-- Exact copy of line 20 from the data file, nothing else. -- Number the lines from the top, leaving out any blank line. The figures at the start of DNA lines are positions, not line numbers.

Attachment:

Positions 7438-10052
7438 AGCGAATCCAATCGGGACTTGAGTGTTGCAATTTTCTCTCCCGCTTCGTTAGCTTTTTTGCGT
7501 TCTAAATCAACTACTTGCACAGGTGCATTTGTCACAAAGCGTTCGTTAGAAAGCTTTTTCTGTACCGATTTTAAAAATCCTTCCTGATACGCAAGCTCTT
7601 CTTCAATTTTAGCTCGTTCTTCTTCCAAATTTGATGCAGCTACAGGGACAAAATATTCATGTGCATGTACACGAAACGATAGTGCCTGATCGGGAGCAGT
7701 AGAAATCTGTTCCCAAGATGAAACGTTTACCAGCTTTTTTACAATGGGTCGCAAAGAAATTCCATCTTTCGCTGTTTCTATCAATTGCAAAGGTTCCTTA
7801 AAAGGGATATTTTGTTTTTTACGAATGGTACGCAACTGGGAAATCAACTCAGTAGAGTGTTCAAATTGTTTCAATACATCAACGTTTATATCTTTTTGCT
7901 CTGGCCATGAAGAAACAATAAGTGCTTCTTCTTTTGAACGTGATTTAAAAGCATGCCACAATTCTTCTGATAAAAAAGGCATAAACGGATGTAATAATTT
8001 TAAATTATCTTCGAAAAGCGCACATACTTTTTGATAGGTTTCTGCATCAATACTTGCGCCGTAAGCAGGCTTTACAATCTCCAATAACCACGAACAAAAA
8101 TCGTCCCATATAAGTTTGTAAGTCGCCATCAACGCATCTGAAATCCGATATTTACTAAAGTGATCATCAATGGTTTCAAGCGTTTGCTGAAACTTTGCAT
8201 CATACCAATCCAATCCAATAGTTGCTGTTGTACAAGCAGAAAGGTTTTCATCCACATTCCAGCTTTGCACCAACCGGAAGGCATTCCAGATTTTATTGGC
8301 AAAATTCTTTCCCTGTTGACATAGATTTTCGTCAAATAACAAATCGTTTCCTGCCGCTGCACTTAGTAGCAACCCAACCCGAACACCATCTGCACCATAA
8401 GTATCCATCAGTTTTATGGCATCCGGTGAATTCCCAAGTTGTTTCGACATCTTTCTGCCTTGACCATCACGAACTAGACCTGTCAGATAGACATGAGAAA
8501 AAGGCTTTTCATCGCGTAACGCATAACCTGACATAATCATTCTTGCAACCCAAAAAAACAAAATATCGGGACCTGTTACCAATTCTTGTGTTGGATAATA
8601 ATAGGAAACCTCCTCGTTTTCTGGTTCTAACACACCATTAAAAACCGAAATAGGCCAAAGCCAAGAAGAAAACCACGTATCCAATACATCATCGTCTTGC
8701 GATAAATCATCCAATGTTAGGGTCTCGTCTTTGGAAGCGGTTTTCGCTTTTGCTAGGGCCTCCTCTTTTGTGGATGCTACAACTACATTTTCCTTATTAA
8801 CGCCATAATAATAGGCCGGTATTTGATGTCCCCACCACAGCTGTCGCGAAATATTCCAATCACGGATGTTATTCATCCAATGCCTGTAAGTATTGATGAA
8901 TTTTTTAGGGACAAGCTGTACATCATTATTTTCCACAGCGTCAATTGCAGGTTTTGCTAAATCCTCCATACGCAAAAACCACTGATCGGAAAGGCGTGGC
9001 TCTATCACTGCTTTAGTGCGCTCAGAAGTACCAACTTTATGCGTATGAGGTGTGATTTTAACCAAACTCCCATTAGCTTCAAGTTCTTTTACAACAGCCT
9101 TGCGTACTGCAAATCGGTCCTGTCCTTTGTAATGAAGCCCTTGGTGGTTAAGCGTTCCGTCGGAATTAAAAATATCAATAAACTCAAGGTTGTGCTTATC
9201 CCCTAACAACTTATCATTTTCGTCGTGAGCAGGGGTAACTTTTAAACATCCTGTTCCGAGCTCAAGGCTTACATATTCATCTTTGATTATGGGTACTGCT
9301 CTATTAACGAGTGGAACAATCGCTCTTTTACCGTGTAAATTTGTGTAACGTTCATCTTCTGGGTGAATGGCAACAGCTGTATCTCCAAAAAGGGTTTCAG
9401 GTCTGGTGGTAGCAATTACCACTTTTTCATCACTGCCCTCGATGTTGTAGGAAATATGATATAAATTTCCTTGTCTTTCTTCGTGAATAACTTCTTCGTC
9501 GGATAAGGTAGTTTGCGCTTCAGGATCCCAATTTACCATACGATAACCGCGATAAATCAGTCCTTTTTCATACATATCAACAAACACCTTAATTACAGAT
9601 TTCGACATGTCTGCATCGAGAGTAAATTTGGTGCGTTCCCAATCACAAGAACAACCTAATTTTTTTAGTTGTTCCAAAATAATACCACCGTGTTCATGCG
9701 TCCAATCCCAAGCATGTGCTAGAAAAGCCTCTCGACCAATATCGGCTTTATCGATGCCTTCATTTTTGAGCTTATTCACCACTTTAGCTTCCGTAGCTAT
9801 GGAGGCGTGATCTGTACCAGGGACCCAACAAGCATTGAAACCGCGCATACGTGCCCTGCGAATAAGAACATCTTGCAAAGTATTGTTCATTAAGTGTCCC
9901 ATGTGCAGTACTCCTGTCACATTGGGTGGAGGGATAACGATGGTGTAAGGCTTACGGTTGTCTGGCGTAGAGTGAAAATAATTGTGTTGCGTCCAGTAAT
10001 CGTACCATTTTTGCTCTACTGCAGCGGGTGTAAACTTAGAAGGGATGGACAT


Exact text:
9201 CCCTAACAACTTATCATTTTCGTCGTGAGCAGGGGTAACTTTTAAACATCCTGTTCCGAGCTCAAGGCTTACATATTCATCTTTGATTATGGGTACTGCT